When a country’s autocratic leader changes, the process of selecting a new leader can bring about a fundamental change in the nation’s political system. The Islamic Republic of Iran has a political structure that is deeply dependent on an individual position called the “Supreme Leader”.
Based on its 1979 constitution, the Supreme Leader is the highest political office in Iran. After him, the President is the second leading official who, in the event of the death or inability of the Supreme Leader to perform his legal duties, assumes his responsibilities until a successor to the Supreme Leader is elected. Therefore, the 2021 presidential election in Iran could become critical for the transfer of power in the event of the death or resignation of the Supreme Leader during the next presidential term, due to the old age of the current Supreme Leader, Ayatollah Seyyed Ali Khamenei.
Raisi and Iranians’ Thirst for Reform
In general, the change of Iran’s Supreme Leader after three decades could have a profound impact, both on Iran domestically and across the broader Middle East. Ever since the 2009 Iranian presidential election was marred by allegations of electoral fraud by supporters of Mir-Hossein Mousavi’s Green Movement, the Guardian Council (tasked with approving presidential candidates) has refused to confirm the nomination of any explicitly reformist leaders for the presidential election. While Hassan Rouhani, a relative moderate, slipped through, in 2021, the only group with any meaningful share in the election was the “hardliner” fundamentalists, the most prominent of whom was President-elect Ebrahim Raisi, the Judiciary chief who ultimately won the election. Raisi has both the necessary conditions to influence the appointment of a successor to the current Supreme Leader of Iran: he is both a mujtahid (cleric) and the first deputy chairman of the Assembly of Experts (the Assembly that elects the Supreme Leader of Iran). This position allows Raisi to either attempt to succeed Khamenei himself, or else play the role of kingmaker in determining the next Supreme Leader.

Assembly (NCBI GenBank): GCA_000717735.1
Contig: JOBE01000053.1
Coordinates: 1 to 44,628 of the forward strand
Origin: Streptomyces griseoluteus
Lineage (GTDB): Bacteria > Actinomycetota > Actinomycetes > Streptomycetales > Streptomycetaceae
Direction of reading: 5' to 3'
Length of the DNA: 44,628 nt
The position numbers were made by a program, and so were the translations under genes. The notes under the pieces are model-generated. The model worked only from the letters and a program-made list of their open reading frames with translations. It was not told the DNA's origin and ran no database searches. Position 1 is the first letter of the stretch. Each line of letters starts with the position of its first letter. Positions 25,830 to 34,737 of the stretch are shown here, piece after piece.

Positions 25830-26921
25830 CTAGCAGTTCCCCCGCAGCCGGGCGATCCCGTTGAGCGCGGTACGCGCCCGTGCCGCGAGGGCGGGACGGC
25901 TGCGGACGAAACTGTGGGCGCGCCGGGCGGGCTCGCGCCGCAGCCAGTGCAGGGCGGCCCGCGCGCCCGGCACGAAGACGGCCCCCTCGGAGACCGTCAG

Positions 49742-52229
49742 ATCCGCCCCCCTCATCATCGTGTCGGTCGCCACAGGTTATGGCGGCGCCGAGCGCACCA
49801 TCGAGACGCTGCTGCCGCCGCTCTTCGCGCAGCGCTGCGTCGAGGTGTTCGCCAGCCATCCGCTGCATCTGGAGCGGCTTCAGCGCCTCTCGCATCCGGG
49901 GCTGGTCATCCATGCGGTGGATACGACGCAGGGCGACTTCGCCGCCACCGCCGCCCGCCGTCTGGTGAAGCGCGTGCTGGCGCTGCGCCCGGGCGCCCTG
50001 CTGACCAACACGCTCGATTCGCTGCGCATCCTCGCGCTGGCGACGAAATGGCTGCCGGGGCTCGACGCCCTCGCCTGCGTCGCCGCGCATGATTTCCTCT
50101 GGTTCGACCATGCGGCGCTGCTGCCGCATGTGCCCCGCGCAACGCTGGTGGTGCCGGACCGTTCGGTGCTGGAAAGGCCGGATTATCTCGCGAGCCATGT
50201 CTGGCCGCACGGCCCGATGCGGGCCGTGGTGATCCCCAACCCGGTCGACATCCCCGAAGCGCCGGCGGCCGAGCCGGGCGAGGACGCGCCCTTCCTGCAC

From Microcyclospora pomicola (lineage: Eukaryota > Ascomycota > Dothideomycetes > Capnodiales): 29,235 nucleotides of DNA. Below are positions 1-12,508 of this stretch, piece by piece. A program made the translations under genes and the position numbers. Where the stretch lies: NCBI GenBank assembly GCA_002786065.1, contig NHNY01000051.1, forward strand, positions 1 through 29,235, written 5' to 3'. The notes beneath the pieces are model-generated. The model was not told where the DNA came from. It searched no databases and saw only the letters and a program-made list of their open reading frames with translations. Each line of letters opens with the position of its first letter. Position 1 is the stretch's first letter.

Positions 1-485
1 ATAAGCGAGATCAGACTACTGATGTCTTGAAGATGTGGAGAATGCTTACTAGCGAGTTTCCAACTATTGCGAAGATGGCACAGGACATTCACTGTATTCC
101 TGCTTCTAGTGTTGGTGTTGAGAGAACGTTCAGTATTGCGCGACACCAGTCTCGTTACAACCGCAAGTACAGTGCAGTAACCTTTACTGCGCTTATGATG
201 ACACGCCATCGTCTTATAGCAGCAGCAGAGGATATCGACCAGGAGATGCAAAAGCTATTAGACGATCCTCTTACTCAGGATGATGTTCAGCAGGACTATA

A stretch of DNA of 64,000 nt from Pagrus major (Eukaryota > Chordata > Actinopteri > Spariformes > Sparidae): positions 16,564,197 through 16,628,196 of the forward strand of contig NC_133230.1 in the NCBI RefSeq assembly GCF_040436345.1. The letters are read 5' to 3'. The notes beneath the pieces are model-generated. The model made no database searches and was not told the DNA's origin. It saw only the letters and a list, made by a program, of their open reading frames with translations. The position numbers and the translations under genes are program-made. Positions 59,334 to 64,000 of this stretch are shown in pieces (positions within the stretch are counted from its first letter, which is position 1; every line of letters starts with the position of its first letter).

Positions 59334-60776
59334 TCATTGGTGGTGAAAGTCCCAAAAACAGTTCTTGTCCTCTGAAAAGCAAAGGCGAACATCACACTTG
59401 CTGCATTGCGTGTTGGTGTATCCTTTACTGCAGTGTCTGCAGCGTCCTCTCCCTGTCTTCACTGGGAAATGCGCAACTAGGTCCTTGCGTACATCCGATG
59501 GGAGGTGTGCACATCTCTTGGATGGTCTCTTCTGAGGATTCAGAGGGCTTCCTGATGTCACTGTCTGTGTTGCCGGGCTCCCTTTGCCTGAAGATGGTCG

The 2009 election was a turning point of governing in the Islamic Republic of Iran. This momentous event caused upheaval throughout Iran. It also played a key role in inspiring an all-encompassing regional movement; two years later, the Arab Spring swept the Middle East, expressing many of the same themes as Iran’s 2009 protests. According to Azadi Andisheh, “The Green Movement was a reflection of the formation of a new imagination in Iranian society, whose main demand was respect for the rule of law, individual and collective rights and freedoms in the public sphere, and transparency and democracy.”